W3C home > Mailing lists > Public > www-tag@w3.org > June 2005

Re: More on distinguishing information resources from other resources

From: Dan Brickley <danbri@w3.org>
Date: Wed, 29 Jun 2005 16:21:39 +0100
Message-ID: <42C2BC83.5060704@w3.org>
To: Patrick Stickler <patrick.stickler@nokia.com>
Cc: "ext Roy T. Fielding" <fielding@gbiv.com>, www-tag <www-tag@w3.org>

Patrick Stickler wrote:

>
>
> On Jun 28, 2005, at 21:32, ext Roy T. Fielding wrote:
>
>>
>> Please join me in a chant of "It just doesn't matter."
>
>
> It just doesn't matter.
> It just doesn't matter.
> It just doesn't matter.
>
> ;-)
>
>>
>> We could spend a great deal more time trying to precisely define
>> the meaning of "information resource", and yet doing so solves
>> no known problem in the architecture.
>
>
> +1

+1

(it might solve other problems, but this is I think
moving into the space of choosing amongst ontologies,
rather than core architecture)

>> The goal of the resolution
>> is to provide a way to supply information about a resource that
>> is not actually "representable" on the Web, where representable
>> is entirely dependent on what the owner of that URI intends it
>> to identify, and yet do so in a way that would allow the
>> Semantic Web to distinguish between the resource identified by
>> the URI and the other resource providing the description.
>>
>> In short, it licenses the Semantic Web to consider a 200 response
>> to GET to be indicative of a representable resource, whatever
>> that means, while describing how to provide information about a
>> non-represented resource at minimal extra cost to the old Web.
>> Whether this distinction actually turns out to be needed or not
>> is besides the point -- simply defining it solves the semantic
>> problem at minimum cost and allows us to get back to describing
>> how the system works rather than what resources mean.
>
>
> And the extent to which sw agents will trust the response code
> as a reliable indicator of class membership will depend on
> the degree to which folks follow the best practice outlined
> by the TAG.
>
> But, again, it should be made clear in the TAG's resolution
> that it is *not* an error if an existing web application
> returns a 200 response for a URI which does not identify
> an information resource. The TAG's resolution might make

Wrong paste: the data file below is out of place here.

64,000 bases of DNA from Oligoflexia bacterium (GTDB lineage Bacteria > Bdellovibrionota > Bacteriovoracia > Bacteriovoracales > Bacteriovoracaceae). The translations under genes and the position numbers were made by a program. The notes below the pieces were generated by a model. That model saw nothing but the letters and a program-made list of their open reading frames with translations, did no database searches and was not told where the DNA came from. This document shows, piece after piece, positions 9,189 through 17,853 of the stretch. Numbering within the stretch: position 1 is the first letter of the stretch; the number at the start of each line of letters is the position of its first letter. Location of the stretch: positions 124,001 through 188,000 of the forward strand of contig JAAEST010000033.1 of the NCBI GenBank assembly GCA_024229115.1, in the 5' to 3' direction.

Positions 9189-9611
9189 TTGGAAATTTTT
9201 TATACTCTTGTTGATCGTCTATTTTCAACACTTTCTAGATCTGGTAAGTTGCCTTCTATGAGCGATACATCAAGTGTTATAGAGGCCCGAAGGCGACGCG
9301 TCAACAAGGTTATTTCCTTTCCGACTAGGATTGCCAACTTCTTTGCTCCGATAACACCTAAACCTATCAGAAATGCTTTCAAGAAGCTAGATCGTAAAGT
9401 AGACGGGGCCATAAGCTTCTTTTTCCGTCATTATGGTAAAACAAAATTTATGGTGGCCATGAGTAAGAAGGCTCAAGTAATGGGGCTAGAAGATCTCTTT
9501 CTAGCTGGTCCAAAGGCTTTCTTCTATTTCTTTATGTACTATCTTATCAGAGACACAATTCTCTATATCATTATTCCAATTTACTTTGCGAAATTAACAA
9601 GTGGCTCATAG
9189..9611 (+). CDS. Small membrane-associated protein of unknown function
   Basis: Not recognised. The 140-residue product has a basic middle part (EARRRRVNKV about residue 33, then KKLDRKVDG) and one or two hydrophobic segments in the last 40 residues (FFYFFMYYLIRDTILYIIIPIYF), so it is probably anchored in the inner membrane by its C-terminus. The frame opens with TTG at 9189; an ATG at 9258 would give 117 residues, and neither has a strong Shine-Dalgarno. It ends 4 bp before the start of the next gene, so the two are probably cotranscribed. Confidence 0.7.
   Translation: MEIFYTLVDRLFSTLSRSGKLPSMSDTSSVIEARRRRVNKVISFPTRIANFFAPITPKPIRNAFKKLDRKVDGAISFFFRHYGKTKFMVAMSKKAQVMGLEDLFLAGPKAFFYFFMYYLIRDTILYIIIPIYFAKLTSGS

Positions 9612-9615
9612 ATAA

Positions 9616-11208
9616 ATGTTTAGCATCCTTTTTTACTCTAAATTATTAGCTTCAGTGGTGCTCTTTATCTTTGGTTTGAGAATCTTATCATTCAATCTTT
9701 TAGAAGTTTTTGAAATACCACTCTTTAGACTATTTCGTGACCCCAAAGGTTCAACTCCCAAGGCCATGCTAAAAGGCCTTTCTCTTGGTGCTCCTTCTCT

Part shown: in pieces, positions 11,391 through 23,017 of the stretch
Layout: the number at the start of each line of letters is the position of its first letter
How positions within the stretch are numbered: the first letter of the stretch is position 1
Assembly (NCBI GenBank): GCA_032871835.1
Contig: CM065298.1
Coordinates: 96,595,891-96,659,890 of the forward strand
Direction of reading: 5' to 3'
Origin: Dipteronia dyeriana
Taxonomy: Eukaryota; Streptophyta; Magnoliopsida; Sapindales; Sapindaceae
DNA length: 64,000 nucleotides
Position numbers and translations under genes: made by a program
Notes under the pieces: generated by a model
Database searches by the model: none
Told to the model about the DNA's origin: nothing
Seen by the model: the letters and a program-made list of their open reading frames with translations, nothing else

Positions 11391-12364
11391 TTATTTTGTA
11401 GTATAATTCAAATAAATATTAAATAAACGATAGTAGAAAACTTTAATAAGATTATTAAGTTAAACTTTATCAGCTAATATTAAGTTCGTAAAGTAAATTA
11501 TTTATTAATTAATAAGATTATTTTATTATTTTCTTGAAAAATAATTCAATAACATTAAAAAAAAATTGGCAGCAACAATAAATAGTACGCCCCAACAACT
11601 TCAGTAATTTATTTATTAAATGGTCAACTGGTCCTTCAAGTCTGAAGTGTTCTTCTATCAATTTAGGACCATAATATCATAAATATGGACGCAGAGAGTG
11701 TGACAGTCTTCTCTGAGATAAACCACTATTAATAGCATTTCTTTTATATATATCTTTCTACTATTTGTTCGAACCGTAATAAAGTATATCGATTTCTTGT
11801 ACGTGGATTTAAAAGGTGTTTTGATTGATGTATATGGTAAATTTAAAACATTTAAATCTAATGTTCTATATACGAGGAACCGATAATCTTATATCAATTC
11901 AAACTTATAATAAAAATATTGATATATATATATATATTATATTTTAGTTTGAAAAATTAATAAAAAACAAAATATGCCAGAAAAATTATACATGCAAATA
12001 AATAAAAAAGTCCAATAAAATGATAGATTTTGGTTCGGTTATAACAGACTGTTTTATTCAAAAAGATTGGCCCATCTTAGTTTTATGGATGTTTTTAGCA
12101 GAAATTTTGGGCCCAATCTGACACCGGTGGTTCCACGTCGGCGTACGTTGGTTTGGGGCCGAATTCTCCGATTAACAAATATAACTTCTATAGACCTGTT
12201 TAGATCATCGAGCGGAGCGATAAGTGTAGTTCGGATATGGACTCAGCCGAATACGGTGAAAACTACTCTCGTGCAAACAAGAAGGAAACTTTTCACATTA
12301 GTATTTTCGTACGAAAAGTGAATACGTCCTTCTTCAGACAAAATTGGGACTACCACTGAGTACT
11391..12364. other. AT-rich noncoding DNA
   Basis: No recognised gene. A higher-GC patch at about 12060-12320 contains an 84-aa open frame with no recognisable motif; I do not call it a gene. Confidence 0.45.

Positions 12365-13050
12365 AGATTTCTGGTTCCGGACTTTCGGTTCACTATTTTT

> legacy systems non-optimal, but it should not make them
> broken.

The degree of strictness the TAG takes on the question
of 200 vs redirect ought to be proportional to the
level of care, careful definition and community review it
invests in defining some class of "Information Resource".

Right now, webarch has something pretty loose and evocative:
eg http://www.w3.org/TR/webarch/#id-resources
"Although it is possible to describe a great many things about a car or
a dog in a sequence of bits, the sum of those things will invariably be
an approximation of the essential character of the resource."

...on this basis, I think FRBR's notion of an abstract Work
might also be rejected, since the bitstream manifestation
of expressions of some Work is also generally just an approximation. Yet
it is (to me) non-obvious that
frbr:Work and tag:InformationResource are mutually
disjoint classes.

http://www.ifla.org/VII/s13/frbr/frbr1.htm#3.2

[[
3.2.1 Work
The first entity defined in the model is work: a distinct intellectual
or artistic creation.

A work is an abstract entity; there is no single material object one can
point to as the work. We recognize the work through individual
realizations or expressions of the work, but the work itself exists only
in the commonality of content between and among the various expressions
of the work. When we speak of Homer's Iliad as a work, our point of
reference is not a particular recitation or text of the work, but the
intellectual creation that lies behind all the various expressions of
the work.

Because the notion of a work is abstract, it is difficult to define
precise boundaries for the entity. The concept of what constitutes a
work and where the line of demarcation lies between one work and another
may in fact be viewed differently from one culture to another.
Consequently the bibliographic conventions established by various
cultures or national groups may differ in terms of the criteria they use
for determining the boundaries between one work and another.
]]

cheers,

Dan
Received on Wednesday, 29 June 2005 15:21:38 GMT

This archive was generated by hypermail 2.2.0+W3C-0.50 : Thursday, 26 April 2012 12:47:36 GMT